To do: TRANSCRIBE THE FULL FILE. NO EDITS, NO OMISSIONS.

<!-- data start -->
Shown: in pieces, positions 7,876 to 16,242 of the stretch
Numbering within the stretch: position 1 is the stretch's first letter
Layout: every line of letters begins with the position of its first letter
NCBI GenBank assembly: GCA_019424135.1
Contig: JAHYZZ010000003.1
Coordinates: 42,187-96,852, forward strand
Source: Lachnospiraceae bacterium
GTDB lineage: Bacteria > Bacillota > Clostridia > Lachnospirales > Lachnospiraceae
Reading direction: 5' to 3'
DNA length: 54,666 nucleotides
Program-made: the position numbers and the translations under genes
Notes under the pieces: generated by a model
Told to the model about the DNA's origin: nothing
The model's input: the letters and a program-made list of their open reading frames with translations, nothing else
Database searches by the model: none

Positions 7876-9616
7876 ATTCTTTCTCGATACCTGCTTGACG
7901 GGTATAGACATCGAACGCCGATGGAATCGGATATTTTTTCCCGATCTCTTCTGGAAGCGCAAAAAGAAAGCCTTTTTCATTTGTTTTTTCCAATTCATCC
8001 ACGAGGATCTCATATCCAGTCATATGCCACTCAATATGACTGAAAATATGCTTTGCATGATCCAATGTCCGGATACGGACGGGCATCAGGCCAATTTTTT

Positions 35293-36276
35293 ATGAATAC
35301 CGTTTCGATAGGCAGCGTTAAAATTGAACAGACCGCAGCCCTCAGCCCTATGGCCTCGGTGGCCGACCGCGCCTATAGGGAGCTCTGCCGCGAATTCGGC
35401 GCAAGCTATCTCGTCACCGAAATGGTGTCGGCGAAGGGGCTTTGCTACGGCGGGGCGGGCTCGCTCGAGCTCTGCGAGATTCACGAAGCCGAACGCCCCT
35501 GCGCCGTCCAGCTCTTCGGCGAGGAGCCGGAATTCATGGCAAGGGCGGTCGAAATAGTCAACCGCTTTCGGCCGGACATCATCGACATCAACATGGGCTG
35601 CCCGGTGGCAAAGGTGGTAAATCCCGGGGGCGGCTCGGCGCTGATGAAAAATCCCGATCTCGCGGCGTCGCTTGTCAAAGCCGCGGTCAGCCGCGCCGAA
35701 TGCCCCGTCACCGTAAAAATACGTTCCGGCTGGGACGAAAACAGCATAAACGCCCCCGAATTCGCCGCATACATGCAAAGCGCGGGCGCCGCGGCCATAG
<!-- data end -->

Shown: in pieces, positions 7,876 to 16,242 of the stretch
Numbering within the stretch: position 1 is the stretch's first letter
Layout: every line of letters begins with the position of its first letter
NCBI GenBank assembly: GCA_019424135.1
Contig: JAHYZZ010000003.1
Coordinates: 42,187-96,852, forward strand
Source: Lachnospiraceae bacterium
GTDB lineage: Bacteria > Bacillota > Clostridia > Lachnospirales > Lachnospiraceae
Reading direction: 5' to 3'
DNA length: 54,666 nucleotides
Program-made: the position numbers and the translations under genes
Notes under the pieces: generated by a model
Told to the model about the DNA's origin: nothing
The model's input: the letters and a program-made list of their open reading frames with translations, nothing else
Database searches by the model: none

Positions 7876-9616
7876 ATTCTTTCTCGATACCTGCTTGACG
7901 GGTATAGACATCGAACGCCGATGGAATCGGATATTTTTTCCCGATCTCTTCTGGAAGCGCAAAAAGAAAGCCTTTTTCATTTGTTTTTTCCAATTCATCC
8001 ACGAGGATCTCATATCCAGTCATATGCCACTCAATATGACTGAAAATATGCTTTGCATGATCCAATGTCCGGATACGGACGGGCATCAGGCCAATTTTTT

Positions 35293-36276
35293 ATGAATAC
35301 CGTTTCGATAGGCAGCGTTAAAATTGAACAGACCGCAGCCCTCAGCCCTATGGCCTCGGTGGCCGACCGCGCCTATAGGGAGCTCTGCCGCGAATTCGGC
35401 GCAAGCTATCTCGTCACCGAAATGGTGTCGGCGAAGGGGCTTTGCTACGGCGGGGCGGGCTCGCTCGAGCTCTGCGAGATTCACGAAGCCGAACGCCCCT
35501 GCGCCGTCCAGCTCTTCGGCGAGGAGCCGGAATTCATGGCAAGGGCGGTCGAAATAGTCAACCGCTTTCGGCCGGACATCATCGACATCAACATGGGCTG
35601 CCCGGTGGCAAAGGTGGTAAATCCCGGGGGCGGCTCGGCGCTGATGAAAAATCCCGATCTCGCGGCGTCGCTTGTCAAAGCCGCGGTCAGCCGCGCCGAA
35701 TGCCCCGTCACCGTAAAAATACGTTCCGGCTGGGACGAAAACAGCATAAACGCCCCCGAATTCGCCGCATACATGCAAAGCGCGGGCGCCGCGGCCATAG